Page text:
“Old” (M) *
THE filmography of Indian-born (in 1970) and Pennsylvania (US)-raised M Night Shyamalan lists 17 titles as writer/director. His style is best described as contemporary supernatural. Several of them are clever. “Old” is not.
“Old” unfolds on an idyllic island, perhaps in the Caribbean Sea, where several families (moms, pops, kids of various ages) of well-heeled Yanks and Poms, hitherto unknown to each other, have come for a day at the beach.
Little do they know that today, strange events are unfolding.
People on the beach are ageing at a rate much higher than normal. And none of their attempts to escape back to the hotel is working. Which is pretty weird by any measure, emphasised by the academic and professional qualifications that many of the adults find it necessary to proclaim as the day progresses. These are high flyers, as they’re quick to remind each other.
Shyamalan found the plot for his movie in a graphic novel “Sandcastle” by Pierre-Oscar Lévy and Frederick Peeters. “Graphic novel” is an escape mechanism, story-telling for people who need to see pictures rather than read words. People of all ages will be enjoying fantasy stories by the great story-tellers long after graphic novels have gone out of fashion.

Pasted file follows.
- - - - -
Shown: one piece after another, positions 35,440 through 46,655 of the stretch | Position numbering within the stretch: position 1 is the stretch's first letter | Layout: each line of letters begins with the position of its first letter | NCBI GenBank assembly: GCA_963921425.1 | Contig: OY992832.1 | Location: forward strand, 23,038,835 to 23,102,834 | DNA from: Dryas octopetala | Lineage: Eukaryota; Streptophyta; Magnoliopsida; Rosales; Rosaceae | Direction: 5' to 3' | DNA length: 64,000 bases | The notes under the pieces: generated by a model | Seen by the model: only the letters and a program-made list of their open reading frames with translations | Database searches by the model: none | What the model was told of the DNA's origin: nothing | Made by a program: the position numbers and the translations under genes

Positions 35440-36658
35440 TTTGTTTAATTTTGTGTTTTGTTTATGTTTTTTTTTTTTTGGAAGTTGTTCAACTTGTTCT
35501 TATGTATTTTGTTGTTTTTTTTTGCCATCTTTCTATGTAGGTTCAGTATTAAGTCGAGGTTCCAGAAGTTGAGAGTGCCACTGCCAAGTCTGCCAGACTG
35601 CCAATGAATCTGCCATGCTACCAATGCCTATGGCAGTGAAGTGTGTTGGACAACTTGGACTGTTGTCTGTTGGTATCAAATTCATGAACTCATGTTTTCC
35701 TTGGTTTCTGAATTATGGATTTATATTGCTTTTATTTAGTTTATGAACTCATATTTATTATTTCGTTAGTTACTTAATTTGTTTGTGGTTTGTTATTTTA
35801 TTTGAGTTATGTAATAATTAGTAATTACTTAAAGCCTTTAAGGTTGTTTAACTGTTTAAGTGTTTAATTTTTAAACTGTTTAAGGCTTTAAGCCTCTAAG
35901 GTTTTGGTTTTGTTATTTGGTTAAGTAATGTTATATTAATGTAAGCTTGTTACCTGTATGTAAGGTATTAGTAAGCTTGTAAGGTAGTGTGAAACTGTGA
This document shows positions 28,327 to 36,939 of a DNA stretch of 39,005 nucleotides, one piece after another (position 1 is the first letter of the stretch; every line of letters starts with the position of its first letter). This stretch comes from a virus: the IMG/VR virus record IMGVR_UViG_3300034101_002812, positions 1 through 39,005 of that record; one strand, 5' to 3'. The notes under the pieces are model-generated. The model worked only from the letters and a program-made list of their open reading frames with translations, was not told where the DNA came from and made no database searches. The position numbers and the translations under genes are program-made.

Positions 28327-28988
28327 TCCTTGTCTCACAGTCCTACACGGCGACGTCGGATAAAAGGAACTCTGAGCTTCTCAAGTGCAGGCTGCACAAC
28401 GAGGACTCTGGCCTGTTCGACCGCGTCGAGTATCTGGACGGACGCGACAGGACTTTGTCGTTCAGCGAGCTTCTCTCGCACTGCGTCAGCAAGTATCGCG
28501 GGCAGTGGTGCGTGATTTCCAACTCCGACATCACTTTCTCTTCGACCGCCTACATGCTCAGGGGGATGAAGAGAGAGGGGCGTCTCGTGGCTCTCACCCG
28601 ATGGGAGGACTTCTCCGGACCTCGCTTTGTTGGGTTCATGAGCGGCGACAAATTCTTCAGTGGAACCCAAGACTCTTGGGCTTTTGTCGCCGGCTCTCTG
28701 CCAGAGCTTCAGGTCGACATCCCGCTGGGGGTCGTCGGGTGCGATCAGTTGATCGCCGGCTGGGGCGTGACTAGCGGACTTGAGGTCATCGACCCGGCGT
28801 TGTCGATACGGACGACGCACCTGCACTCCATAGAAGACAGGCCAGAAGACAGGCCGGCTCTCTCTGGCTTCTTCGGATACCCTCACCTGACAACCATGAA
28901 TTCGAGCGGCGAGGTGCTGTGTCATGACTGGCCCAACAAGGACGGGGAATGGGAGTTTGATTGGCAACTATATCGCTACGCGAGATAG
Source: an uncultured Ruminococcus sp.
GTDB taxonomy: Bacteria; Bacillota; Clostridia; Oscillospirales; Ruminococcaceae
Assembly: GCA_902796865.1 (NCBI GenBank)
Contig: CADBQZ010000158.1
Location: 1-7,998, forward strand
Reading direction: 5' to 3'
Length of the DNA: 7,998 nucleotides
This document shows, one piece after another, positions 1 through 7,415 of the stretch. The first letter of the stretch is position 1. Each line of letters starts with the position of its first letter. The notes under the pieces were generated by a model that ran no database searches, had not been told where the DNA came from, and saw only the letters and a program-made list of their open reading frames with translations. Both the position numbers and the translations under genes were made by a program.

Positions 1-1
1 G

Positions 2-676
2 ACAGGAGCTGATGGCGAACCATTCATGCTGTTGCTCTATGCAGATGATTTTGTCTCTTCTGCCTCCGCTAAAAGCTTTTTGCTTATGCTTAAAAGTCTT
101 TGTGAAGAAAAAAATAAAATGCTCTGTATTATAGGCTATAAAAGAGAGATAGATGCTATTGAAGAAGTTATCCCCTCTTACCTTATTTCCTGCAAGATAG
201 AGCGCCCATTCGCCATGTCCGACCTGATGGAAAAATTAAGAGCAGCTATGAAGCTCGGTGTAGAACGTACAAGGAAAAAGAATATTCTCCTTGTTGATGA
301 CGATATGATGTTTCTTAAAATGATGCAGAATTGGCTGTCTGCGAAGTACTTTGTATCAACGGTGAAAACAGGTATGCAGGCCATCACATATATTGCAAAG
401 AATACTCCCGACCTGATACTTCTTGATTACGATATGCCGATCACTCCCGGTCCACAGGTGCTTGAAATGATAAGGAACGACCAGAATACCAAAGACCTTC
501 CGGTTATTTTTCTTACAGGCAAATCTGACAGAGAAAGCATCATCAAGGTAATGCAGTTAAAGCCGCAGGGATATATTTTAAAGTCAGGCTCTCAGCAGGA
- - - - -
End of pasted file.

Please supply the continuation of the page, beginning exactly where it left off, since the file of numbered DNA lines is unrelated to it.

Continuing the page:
The actors playing characters in “Old” move about the screen like marionettes or, when stationary, form groups like rookies waiting to learn how to stand like soldiers. Their dialogue lacks rigour, expressing conclusions not supported by rational enquiry then acting on them as though they show the path to salvation. Kid stuff.
On a cold, wet morning, I was delayed reaching the cinema and missed about the first eight or 10 minutes of “Old”. If those minutes introduced the people hiding in the shrubbery on top of the hill who were observing events on the beach, what followed after I arrived may have made more sense. In any event, I didn’t see them close up until what in a live-theatre performance would have been Act 3.
Spoiler alert? Not really.
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Ian Meikle, editor